What can be the symptoms of ovarian cancer?

 

Ovarian cancer can be hard to find in the earliest stages, as women are more likely to have symptoms when the disease has spread beyond the ovaries. However, it can be detected because, sometimes, even at an early stage, it can be manifested through different signs and symptoms. Common symptoms may include:

  • Bloating. If the swelling is accompanied by a weight loss is more likely to be cancer.
  • Pelvic or abdominal pain. If the pain is frequent and does not seem to have an explanation, it is recommended to go to the gynecologist.
  • Trouble eating or feeling full quickly. Feelling full quickly is another symptom, which leads to rapid weight loss.
  • Urinary symptoms such as urgency (constant urination) or frequency (having to urinate often). In most cases suffering from this symptom is due to a urinary infection, but it is recommended to go to the specialist if these anomalies persist.

If these symptoms occur, it does not mean that you have the disease, since they can also be caused by benign diseases. However, when caused by ovarian cancer, these symptoms tend to occur more frequently.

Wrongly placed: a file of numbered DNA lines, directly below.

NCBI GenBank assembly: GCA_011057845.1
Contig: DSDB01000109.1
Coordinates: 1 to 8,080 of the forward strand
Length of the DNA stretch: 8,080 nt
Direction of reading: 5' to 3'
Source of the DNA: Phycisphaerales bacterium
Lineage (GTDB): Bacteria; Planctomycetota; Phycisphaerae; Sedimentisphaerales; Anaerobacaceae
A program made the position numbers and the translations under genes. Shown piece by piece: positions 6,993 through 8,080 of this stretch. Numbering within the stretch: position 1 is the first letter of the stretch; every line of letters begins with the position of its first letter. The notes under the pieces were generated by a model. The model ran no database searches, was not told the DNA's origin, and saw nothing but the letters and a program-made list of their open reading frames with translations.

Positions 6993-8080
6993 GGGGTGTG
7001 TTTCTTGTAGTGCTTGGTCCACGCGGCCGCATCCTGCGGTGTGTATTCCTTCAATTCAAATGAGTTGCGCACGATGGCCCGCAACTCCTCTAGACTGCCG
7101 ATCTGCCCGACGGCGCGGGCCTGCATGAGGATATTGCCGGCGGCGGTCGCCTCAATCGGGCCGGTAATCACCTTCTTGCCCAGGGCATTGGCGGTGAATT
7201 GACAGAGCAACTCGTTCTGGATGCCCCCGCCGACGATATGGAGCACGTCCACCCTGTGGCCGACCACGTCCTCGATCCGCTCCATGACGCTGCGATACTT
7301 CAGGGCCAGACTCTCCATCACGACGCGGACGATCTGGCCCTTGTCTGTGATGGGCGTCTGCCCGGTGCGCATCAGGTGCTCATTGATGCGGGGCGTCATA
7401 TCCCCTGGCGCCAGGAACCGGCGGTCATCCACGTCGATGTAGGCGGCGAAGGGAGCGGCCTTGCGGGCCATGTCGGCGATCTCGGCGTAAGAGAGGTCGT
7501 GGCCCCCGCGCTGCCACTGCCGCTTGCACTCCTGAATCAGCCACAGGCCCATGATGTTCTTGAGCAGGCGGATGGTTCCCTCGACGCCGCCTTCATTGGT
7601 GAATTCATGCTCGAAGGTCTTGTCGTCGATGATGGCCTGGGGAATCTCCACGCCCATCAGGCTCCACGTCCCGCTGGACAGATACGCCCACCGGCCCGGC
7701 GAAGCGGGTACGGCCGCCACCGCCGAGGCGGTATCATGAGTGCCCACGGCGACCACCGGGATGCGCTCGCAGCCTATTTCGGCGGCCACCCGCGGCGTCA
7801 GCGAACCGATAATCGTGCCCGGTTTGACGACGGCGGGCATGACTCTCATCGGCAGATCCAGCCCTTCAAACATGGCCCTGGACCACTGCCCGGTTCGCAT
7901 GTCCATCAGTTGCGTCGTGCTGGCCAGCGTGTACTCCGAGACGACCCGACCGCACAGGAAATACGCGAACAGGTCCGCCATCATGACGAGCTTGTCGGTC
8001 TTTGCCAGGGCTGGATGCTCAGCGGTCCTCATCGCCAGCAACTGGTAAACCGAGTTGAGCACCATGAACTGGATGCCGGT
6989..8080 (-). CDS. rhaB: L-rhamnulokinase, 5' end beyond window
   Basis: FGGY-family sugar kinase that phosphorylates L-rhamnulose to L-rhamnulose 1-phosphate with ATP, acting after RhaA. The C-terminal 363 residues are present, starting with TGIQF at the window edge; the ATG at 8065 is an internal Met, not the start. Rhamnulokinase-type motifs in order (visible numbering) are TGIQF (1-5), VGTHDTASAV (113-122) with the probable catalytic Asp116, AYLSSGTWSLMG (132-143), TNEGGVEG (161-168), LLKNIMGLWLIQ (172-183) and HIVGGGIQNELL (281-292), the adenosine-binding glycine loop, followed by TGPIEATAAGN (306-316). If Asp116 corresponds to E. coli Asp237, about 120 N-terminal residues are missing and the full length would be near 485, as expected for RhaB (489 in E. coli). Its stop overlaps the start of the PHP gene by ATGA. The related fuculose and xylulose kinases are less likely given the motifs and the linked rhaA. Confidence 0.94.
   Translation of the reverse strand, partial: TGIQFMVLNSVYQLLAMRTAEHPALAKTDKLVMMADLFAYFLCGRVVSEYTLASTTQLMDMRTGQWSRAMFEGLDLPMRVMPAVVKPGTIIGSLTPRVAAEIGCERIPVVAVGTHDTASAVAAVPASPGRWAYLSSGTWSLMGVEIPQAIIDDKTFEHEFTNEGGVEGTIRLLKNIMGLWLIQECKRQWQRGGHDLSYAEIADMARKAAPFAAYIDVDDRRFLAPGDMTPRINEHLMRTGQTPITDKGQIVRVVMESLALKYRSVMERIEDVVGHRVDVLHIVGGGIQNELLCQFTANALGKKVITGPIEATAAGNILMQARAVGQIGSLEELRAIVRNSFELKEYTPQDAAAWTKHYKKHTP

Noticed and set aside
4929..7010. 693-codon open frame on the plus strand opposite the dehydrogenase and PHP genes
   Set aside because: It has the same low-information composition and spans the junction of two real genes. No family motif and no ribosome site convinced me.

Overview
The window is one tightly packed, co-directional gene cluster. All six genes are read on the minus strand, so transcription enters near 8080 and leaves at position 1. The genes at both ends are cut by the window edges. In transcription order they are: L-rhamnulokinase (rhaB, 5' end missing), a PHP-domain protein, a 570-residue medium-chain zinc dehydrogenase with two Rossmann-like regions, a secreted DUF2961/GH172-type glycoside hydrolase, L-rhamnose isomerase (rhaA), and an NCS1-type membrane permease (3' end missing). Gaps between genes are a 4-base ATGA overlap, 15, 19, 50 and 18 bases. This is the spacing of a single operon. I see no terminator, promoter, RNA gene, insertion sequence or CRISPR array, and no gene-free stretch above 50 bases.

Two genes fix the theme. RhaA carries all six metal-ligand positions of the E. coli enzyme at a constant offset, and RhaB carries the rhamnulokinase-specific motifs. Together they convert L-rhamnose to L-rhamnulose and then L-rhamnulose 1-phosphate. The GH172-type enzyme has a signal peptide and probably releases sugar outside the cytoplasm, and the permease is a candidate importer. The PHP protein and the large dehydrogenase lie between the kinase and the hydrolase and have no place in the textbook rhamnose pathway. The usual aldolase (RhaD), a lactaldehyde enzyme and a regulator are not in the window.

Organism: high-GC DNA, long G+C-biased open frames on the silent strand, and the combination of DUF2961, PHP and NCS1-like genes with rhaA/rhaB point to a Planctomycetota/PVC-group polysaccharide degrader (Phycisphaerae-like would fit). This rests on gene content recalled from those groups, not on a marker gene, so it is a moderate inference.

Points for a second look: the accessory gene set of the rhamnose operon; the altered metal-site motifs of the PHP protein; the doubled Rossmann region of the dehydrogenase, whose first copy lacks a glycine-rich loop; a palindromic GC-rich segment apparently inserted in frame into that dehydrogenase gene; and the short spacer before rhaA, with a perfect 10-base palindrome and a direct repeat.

Other less common ovarian cancer symptoms can include:

  • Fatigue, tiredness. Many times fatigue is caused by stress situations and is associated with benign diseases; But if the fatigue is prolonged it can be a symptom of ovarian cancer.
  • Nausea and stomach problems, indigestion.
  • Back pain. When the pain is located in the lower back, it may indicate that cancer is present.
  • Pain during sexual intercourse. If it occurs repeatedly you should go to the gynecologist to see what is the cause.
  • Constipation. Normally this symptom has to do with dietary factors, but it can also be due to other causes such as ovarian cancer or colon cancer.
  • Changes in menstruation. This symptom may be the cause of many other factors, but it is advisable to see the specialist if they are frequent.
  • Abdominal swelling with weight loss.

Presenting these symptoms does not mean that you have ovarian cancer, but it is appropriate to go to the gynecologist to determine what happens.

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References:
American Cancer Society: www.cancer.org
Spanish Society of Medical Oncology (SEOM): http://www.seom.org/
Spanish Association Against Cancer (AECC): www.aecc.es
Andersen, R M et al. “Combining a Symtoms Index with CA 125 to Improve Detention of Ovarian Cancer”. Cancer (2008): v.113 (3) 1-6.

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